Staffordshire tribute to 'Forgotten Army' unveiled

Burma Tribute The Arboretum tribute is dedicated to the Chindits who fought in the 1943 Burma Campaign

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A memorial to what was known as the "Forgotten Army" of World War II has been unveiled at the National Memorial Arboretum in Staffordshire.

The Chindits were the British India Special Force that served during the Burma campaign in 1943 and 1944.

Several of the veterans attended the ceremony.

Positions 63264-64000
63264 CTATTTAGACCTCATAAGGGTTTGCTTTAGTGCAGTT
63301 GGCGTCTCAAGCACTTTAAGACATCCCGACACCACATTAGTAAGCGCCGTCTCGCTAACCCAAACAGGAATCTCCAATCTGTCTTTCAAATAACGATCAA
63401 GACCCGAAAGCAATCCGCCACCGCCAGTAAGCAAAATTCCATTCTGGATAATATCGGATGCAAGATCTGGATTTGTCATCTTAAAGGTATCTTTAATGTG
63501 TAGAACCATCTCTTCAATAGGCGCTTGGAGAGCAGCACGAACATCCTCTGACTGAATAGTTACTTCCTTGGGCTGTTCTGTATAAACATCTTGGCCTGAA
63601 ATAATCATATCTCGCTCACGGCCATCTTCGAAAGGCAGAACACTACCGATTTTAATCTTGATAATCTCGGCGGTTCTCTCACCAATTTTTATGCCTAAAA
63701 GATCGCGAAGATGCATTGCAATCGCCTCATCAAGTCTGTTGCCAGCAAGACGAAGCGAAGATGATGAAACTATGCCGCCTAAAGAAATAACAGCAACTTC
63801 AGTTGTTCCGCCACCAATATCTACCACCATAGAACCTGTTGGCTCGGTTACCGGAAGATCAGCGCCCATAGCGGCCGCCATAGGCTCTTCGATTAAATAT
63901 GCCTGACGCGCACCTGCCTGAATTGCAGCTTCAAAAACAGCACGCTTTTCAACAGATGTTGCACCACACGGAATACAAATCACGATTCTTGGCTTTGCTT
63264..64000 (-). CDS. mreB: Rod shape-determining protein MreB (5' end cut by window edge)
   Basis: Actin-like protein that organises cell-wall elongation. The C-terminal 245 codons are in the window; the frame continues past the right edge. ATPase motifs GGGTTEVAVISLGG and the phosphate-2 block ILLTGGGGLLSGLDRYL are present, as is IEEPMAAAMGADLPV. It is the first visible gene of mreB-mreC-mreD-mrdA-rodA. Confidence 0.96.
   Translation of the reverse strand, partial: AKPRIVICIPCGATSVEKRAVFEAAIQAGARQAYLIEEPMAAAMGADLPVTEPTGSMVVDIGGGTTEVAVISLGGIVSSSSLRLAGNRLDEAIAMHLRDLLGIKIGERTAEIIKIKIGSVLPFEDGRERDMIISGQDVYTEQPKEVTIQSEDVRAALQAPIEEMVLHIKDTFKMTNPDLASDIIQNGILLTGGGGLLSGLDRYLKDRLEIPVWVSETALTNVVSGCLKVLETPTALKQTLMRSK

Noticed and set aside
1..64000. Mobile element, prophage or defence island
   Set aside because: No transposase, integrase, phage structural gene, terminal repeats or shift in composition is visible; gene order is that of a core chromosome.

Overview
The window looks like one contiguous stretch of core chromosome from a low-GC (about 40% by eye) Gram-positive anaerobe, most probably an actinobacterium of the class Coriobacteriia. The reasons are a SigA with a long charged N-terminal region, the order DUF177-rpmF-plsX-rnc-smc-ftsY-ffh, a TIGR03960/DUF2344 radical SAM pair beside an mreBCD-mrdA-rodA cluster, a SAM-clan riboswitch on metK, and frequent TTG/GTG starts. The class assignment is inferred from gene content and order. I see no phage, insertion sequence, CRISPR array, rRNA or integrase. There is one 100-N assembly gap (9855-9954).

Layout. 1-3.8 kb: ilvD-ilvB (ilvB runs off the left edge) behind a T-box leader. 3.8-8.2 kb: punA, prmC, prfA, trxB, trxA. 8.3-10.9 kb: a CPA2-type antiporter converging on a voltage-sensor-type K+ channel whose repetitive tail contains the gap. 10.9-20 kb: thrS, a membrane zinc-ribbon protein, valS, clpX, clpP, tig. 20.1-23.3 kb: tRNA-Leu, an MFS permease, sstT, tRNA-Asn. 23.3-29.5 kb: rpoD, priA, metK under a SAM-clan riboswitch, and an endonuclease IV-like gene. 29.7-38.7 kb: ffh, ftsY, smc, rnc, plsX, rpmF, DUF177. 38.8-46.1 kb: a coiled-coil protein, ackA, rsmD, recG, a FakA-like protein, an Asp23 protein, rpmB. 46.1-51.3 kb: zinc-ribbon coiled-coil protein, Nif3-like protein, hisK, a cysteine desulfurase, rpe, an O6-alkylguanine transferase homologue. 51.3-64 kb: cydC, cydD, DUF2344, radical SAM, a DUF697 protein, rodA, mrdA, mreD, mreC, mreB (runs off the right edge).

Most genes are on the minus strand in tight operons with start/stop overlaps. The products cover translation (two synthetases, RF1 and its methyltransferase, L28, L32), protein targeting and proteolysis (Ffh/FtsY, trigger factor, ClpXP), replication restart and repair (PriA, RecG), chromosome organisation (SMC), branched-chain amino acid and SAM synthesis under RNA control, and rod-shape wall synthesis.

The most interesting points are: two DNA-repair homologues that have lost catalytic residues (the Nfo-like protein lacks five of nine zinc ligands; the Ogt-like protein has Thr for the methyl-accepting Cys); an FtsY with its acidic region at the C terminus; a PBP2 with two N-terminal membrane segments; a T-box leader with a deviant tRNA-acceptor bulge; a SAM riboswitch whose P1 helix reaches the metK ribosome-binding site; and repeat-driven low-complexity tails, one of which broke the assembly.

A bronze statue was unveiled at the site representing the unit's emblem of the Chinthe, a mythical Burmese beast that was half lion and half eagle.

The consecration ceremony marked the 70th anniversary of the veteran's fight.

It was designed to symbolise the need for close air-to-land co-ordination.

The carving of the pattern for the statue took two-and-a-half years to complete.

Statue designer Roger Neal said: "I had never carved anything before.

"I see this statue as being a temple of spirit and soul, representing all of the Chindits, to guard over their spirits."

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